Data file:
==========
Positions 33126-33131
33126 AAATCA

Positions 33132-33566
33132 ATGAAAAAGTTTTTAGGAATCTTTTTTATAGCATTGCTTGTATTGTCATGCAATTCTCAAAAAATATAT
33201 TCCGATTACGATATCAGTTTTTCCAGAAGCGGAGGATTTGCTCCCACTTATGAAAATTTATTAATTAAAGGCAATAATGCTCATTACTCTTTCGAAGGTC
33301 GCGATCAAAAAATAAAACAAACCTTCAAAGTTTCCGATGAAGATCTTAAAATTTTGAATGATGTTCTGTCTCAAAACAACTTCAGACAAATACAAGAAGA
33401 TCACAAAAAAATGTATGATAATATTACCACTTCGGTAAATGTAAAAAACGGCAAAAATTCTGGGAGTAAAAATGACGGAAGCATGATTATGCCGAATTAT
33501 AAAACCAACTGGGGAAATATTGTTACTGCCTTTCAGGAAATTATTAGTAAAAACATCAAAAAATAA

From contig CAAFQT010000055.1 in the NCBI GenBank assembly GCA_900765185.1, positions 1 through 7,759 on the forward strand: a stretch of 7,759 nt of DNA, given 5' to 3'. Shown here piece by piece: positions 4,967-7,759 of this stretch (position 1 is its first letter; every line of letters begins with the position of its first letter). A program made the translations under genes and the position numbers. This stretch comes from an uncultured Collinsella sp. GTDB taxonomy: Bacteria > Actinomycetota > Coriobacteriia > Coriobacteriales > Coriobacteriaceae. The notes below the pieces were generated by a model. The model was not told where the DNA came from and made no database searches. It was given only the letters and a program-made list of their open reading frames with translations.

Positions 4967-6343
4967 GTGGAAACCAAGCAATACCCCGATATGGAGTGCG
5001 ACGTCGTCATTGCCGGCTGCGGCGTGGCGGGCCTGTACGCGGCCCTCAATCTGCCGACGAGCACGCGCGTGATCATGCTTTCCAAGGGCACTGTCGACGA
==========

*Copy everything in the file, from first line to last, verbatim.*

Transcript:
Positions 33126-33131
33126 AAATCA

Positions 33132-33566
33132 ATGAAAAAGTTTTTAGGAATCTTTTTTATAGCATTGCTTGTATTGTCATGCAATTCTCAAAAAATATAT
33201 TCCGATTACGATATCAGTTTTTCCAGAAGCGGAGGATTTGCTCCCACTTATGAAAATTTATTAATTAAAGGCAATAATGCTCATTACTCTTTCGAAGGTC
33301 GCGATCAAAAAATAAAACAAACCTTCAAAGTTTCCGATGAAGATCTTAAAATTTTGAATGATGTTCTGTCTCAAAACAACTTCAGACAAATACAAGAAGA
33401 TCACAAAAAAATGTATGATAATATTACCACTTCGGTAAATGTAAAAAACGGCAAAAATTCTGGGAGTAAAAATGACGGAAGCATGATTATGCCGAATTAT
33501 AAAACCAACTGGGGAAATATTGTTACTGCCTTTCAGGAAATTATTAGTAAAAACATCAAAAAATAA

From contig CAAFQT010000055.1 in the NCBI GenBank assembly GCA_900765185.1, positions 1 through 7,759 on the forward strand: a stretch of 7,759 nt of DNA, given 5' to 3'. Shown here piece by piece: positions 4,967-7,759 of this stretch (position 1 is its first letter; every line of letters begins with the position of its first letter). A program made the translations under genes and the position numbers. This stretch comes from an uncultured Collinsella sp. GTDB taxonomy: Bacteria > Actinomycetota > Coriobacteriia > Coriobacteriales > Coriobacteriaceae. The notes below the pieces were generated by a model. The model was not told where the DNA came from and made no database searches. It was given only the letters and a program-made list of their open reading frames with translations.

Positions 4967-6343
4967 GTGGAAACCAAGCAATACCCCGATATGGAGTGCG
5001 ACGTCGTCATTGCCGGCTGCGGCGTGGCGGGCCTGTACGCGGCCCTCAATCTGCCGACGAGCACGCGCGTGATCATGCTTTCCAAGGGCACTGTCGACGA